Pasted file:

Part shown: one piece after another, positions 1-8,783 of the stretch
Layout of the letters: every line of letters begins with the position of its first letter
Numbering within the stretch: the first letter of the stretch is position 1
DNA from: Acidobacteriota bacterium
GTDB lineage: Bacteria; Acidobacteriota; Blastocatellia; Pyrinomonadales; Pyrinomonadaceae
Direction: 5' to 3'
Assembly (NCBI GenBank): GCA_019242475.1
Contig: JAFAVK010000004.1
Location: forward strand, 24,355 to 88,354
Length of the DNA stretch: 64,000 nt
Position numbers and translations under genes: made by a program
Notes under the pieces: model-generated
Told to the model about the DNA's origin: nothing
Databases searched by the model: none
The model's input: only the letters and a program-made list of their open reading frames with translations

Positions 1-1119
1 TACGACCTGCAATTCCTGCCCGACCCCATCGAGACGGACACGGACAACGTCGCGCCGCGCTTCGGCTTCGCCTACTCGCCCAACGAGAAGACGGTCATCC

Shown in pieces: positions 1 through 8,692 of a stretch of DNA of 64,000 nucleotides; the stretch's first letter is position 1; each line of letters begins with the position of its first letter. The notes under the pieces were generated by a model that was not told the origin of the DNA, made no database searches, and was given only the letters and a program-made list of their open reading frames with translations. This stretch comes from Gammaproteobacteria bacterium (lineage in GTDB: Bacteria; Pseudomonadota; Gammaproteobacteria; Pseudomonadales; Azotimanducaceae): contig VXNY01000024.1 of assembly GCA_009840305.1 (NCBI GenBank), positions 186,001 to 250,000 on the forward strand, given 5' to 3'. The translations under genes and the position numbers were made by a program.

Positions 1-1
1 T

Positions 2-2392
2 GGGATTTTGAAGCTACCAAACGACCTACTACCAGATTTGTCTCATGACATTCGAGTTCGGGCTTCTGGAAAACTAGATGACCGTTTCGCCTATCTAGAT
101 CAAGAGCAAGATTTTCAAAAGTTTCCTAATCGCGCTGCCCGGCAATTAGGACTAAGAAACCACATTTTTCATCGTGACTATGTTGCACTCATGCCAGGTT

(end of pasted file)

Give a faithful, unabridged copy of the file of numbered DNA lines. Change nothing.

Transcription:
Part shown: one piece after another, positions 1-8,783 of the stretch
Layout of the letters: every line of letters begins with the position of its first letter
Numbering within the stretch: the first letter of the stretch is position 1
DNA from: Acidobacteriota bacterium
GTDB lineage: Bacteria; Acidobacteriota; Blastocatellia; Pyrinomonadales; Pyrinomonadaceae
Direction: 5' to 3'
Assembly (NCBI GenBank): GCA_019242475.1
Contig: JAFAVK010000004.1
Location: forward strand, 24,355 to 88,354
Length of the DNA stretch: 64,000 nt
Position numbers and translations under genes: made by a program
Notes under the pieces: model-generated
Told to the model about the DNA's origin: nothing
Databases searched by the model: none
The model's input: only the letters and a program-made list of their open reading frames with translations

Positions 1-1119
1 TACGACCTGCAATTCCTGCCCGACCCCATCGAGACGGACACGGACAACGTCGCGCCGCGCTTCGGCTTCGCCTACTCGCCCAACGAGAAGACGGTCATCC

Shown in pieces: positions 1 through 8,692 of a stretch of DNA of 64,000 nucleotides; the stretch's first letter is position 1; each line of letters begins with the position of its first letter. The notes under the pieces were generated by a model that was not told the origin of the DNA, made no database searches, and was given only the letters and a program-made list of their open reading frames with translations. This stretch comes from Gammaproteobacteria bacterium (lineage in GTDB: Bacteria; Pseudomonadota; Gammaproteobacteria; Pseudomonadales; Azotimanducaceae): contig VXNY01000024.1 of assembly GCA_009840305.1 (NCBI GenBank), positions 186,001 to 250,000 on the forward strand, given 5' to 3'. The translations under genes and the position numbers were made by a program.

Positions 1-1
1 T

Positions 2-2392
2 GGGATTTTGAAGCTACCAAACGACCTACTACCAGATTTGTCTCATGACATTCGAGTTCGGGCTTCTGGAAAACTAGATGACCGTTTCGCCTATCTAGAT
101 CAAGAGCAAGATTTTCAAAAGTTTCCTAATCGCGCTGCCCGGCAATTAGGACTAAGAAACCACATTTTTCATCGTGACTATGTTGCACTCATGCCAGGTT